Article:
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Tietz art pieces get exhibit showcase

Magaret Tietz clients and staff members, including artist Melanie Wong (l. to r.), director Wennie Chen, teacher Jean Wang, Dr. William Young and curator Letitia Culpeper, celebrated art and diversity at the Queensborough Community College Art Gallery for the opening of "Traveling the World Through Art." Photo by Antonia Morales
By Antonia Morales

For the patients at the Margaret Tietz Adult Day Health Care Program, art has become a way to help them cope and improve their health. With dedicated teachers and staff, many of the seniors at the day care center work hard to create good artwork.

For many, this hard work has paid off.

The Adult Day Health Care Program celebrated the opening Friday of its art show, “Traveling the World Through Art.” It invited 12 of its patients and staff to display their artwork for the community. The art show is being held at the Queensborough Community College Art Gallery at 222-05 56th Ave. in Bayside.

The Adult Day Health Care is only for seniors who have been diagnosed with a primary health condition, such as Parkinson’s or Alzheimer’s disease, so it is important for the people who run the program to find ways to meet all their needs.

“We want them to make friends, develop their interests as well as have their health needs met,” said Wennie Chen, associate director at Margaret Tietz.

But even with their health conditions, the patients have been able to produce impressive pieces of art.

“Health impairment has brought them to the program,” said Michelle Oxley, who is the program director at Adult Day Health Care. “Art therapy enables them to do the best that they can. They are very talented.”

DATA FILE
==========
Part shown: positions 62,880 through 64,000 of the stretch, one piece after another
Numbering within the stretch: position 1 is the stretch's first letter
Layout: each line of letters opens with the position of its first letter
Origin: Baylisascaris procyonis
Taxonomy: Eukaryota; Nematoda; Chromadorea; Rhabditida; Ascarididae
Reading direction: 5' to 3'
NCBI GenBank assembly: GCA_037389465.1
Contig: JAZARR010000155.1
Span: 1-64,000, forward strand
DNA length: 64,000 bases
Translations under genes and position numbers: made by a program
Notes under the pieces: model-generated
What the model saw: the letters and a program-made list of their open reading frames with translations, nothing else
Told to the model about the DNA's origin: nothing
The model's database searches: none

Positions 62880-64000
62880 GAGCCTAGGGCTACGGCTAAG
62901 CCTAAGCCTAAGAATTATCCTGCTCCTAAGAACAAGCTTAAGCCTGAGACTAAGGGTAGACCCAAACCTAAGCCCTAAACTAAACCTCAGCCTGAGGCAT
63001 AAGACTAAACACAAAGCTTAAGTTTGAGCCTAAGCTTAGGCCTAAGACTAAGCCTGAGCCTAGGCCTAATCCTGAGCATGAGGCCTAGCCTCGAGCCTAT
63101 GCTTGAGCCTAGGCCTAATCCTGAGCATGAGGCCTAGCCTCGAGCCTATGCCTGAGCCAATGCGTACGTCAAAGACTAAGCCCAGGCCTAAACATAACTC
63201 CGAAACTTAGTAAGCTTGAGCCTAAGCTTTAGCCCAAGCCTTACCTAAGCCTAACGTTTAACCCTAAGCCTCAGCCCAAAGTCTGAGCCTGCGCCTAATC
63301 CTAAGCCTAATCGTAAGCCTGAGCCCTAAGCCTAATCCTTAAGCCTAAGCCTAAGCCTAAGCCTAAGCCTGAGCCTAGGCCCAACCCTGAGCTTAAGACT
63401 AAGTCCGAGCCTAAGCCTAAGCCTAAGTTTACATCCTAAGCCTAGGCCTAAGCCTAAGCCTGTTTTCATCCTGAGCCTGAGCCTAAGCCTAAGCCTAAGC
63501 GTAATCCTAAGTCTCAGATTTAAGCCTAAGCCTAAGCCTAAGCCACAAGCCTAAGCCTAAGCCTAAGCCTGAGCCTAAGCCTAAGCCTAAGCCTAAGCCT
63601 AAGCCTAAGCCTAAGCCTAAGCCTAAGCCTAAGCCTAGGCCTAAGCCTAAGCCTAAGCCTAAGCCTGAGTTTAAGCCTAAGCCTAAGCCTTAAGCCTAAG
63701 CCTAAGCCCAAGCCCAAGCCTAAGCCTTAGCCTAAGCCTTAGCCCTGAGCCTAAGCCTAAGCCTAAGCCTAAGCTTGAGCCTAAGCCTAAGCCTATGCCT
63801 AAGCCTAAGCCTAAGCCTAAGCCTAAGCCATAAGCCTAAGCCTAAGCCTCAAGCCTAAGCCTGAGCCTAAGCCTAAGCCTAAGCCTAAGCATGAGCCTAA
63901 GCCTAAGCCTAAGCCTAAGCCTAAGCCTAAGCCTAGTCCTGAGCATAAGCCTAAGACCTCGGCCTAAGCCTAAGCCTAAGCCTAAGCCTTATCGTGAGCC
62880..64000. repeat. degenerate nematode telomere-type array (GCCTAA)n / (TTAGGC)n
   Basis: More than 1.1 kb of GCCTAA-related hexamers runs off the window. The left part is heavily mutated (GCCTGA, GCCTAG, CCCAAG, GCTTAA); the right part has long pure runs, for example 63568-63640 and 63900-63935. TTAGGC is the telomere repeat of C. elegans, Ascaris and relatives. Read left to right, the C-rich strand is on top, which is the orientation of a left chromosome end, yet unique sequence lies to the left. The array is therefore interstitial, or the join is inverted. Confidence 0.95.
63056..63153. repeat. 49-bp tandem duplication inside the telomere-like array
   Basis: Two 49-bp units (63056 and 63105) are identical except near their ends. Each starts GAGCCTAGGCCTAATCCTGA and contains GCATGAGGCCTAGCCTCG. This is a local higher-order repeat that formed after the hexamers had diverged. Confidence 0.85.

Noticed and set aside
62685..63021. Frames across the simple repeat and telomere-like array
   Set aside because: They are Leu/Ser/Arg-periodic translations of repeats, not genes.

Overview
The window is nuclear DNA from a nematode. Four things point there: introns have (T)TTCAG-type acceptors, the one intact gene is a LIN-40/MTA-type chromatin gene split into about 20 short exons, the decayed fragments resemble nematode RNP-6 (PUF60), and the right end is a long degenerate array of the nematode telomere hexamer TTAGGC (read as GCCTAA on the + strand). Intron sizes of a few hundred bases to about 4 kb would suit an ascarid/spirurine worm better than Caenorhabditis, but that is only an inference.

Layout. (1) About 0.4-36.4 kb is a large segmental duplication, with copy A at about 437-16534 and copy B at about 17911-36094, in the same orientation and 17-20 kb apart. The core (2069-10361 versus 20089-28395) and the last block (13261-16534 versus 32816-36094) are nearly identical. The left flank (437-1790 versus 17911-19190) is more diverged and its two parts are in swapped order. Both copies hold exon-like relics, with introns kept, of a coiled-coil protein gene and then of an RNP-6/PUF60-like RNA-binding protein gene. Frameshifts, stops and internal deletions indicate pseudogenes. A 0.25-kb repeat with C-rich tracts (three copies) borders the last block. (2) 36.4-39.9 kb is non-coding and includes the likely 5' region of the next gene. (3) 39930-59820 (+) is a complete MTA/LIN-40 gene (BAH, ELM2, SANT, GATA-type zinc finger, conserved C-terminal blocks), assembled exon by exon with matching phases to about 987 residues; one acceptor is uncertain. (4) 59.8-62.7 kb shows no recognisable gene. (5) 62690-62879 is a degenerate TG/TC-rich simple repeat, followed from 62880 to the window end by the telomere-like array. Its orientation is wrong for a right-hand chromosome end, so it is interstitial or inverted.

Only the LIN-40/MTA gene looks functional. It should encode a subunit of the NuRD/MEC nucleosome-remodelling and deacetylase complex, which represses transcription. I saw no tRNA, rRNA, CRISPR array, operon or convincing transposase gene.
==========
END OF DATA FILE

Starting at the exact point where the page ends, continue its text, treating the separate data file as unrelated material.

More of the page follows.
There was a range of different types of art, from oil paintings to ink on canvas, but most of the pieces had an Asian influence, with many of the clients choosing to do calligraphy. This was one of the reasons behind the multicultural theme of the art show.

“Queens does represent the most diverse of our five boroughs,” said Oxley as she addressed the gallery and presented the artists. “We invite you to take a journey by using your eyes.”

Letitia Culpeper, who was the curator and a participating artist, was pleased with the work the people at the program have accomplished and thought the QCC Art Gallery was a great place to showcase their talent.

“This helps the community know about the interesting things we do at the center,” said Culpeper. “I’m so excited. It’s such a grand stage.”

The executive director of the QCC Art Gallery, Faustino Quintanilla, was happy to help the program members find a place to showcase their work. He said they have found a good partnership and that the art show gave the artists an incentive to do their best.

“The art is good because it inspires them to do better,” said Quintanilla. “This is our second year. This year there’s much more quality in the work.”

Not all of the artists were present at the opening, but those who did attend were honored with a certificate for their achievements and the staff at the gallery were acknowledged as honorary Margaret Tietz staff.

The 22 pieces of art will be on shown at the gallery until the end of the month.

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